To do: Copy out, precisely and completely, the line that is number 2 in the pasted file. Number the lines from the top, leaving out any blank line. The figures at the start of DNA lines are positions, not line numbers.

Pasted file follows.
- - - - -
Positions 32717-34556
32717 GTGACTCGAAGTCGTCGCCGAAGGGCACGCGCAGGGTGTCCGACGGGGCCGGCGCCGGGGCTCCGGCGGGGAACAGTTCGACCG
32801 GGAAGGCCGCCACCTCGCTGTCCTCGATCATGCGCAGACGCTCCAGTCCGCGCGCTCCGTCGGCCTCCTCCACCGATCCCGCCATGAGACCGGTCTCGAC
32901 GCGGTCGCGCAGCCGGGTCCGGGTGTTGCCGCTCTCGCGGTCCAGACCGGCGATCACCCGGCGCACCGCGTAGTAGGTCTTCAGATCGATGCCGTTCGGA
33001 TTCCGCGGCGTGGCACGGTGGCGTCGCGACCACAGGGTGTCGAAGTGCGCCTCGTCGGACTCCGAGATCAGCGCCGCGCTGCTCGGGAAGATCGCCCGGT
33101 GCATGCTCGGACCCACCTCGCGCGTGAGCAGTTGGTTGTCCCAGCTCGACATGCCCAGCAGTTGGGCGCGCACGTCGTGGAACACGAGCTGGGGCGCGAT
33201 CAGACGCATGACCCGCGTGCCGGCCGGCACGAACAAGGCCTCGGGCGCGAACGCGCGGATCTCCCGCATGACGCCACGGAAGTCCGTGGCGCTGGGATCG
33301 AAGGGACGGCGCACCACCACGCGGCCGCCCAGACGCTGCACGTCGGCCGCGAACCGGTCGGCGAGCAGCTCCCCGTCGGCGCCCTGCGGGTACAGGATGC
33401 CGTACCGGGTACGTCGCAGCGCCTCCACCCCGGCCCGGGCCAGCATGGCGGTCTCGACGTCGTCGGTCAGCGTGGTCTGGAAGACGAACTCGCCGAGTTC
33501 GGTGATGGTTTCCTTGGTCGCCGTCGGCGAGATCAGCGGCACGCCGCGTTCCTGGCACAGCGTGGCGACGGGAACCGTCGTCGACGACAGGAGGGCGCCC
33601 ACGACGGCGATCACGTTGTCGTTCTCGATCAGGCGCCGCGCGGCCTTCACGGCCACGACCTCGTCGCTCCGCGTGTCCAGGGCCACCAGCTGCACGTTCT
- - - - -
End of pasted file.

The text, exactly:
32717 GTGACTCGAAGTCGTCGCCGAAGGGCACGCGCAGGGTGTCCGACGGGGCCGGCGCCGGGGCTCCGGCGGGGAACAGTTCGACCG